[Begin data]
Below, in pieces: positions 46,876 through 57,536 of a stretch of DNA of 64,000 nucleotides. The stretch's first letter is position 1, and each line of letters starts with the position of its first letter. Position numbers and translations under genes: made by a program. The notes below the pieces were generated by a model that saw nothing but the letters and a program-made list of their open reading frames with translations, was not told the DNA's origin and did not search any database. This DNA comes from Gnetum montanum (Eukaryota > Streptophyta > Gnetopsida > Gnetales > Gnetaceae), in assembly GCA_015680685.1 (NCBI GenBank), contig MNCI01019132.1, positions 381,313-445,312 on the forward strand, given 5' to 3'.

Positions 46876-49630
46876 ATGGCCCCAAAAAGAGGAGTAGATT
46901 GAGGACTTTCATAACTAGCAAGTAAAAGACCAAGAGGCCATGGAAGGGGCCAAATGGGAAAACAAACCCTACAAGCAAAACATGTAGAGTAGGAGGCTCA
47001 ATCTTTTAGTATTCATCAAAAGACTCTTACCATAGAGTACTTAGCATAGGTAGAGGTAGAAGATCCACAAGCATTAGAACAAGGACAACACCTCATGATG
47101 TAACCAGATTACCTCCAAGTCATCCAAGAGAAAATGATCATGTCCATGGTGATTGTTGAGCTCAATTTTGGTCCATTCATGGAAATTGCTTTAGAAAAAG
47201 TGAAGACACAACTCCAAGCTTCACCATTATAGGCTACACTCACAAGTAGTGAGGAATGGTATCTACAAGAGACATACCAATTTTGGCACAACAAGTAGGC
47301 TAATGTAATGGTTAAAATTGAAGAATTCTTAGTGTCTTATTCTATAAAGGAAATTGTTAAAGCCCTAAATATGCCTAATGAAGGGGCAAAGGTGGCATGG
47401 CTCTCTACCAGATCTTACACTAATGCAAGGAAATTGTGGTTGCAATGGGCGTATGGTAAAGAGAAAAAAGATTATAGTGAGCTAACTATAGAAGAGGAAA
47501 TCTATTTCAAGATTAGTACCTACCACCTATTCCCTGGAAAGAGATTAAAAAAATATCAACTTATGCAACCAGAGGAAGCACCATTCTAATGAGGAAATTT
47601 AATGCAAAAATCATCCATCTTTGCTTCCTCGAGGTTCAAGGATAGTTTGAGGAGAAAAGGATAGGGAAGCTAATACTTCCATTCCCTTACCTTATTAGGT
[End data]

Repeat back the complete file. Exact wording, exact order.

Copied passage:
Below, in pieces: positions 46,876 through 57,536 of a stretch of DNA of 64,000 nucleotides. The stretch's first letter is position 1, and each line of letters starts with the position of its first letter. Position numbers and translations under genes: made by a program. The notes below the pieces were generated by a model that saw nothing but the letters and a program-made list of their open reading frames with translations, was not told the DNA's origin and did not search any database. This DNA comes from Gnetum montanum (Eukaryota > Streptophyta > Gnetopsida > Gnetales > Gnetaceae), in assembly GCA_015680685.1 (NCBI GenBank), contig MNCI01019132.1, positions 381,313-445,312 on the forward strand, given 5' to 3'.

Positions 46876-49630
46876 ATGGCCCCAAAAAGAGGAGTAGATT
46901 GAGGACTTTCATAACTAGCAAGTAAAAGACCAAGAGGCCATGGAAGGGGCCAAATGGGAAAACAAACCCTACAAGCAAAACATGTAGAGTAGGAGGCTCA
47001 ATCTTTTAGTATTCATCAAAAGACTCTTACCATAGAGTACTTAGCATAGGTAGAGGTAGAAGATCCACAAGCATTAGAACAAGGACAACACCTCATGATG
47101 TAACCAGATTACCTCCAAGTCATCCAAGAGAAAATGATCATGTCCATGGTGATTGTTGAGCTCAATTTTGGTCCATTCATGGAAATTGCTTTAGAAAAAG
47201 TGAAGACACAACTCCAAGCTTCACCATTATAGGCTACACTCACAAGTAGTGAGGAATGGTATCTACAAGAGACATACCAATTTTGGCACAACAAGTAGGC
47301 TAATGTAATGGTTAAAATTGAAGAATTCTTAGTGTCTTATTCTATAAAGGAAATTGTTAAAGCCCTAAATATGCCTAATGAAGGGGCAAAGGTGGCATGG
47401 CTCTCTACCAGATCTTACACTAATGCAAGGAAATTGTGGTTGCAATGGGCGTATGGTAAAGAGAAAAAAGATTATAGTGAGCTAACTATAGAAGAGGAAA
47501 TCTATTTCAAGATTAGTACCTACCACCTATTCCCTGGAAAGAGATTAAAAAAATATCAACTTATGCAACCAGAGGAAGCACCATTCTAATGAGGAAATTT
47601 AATGCAAAAATCATCCATCTTTGCTTCCTCGAGGTTCAAGGATAGTTTGAGGAGAAAAGGATAGGGAAGCTAATACTTCCATTCCCTTACCTTATTAGGT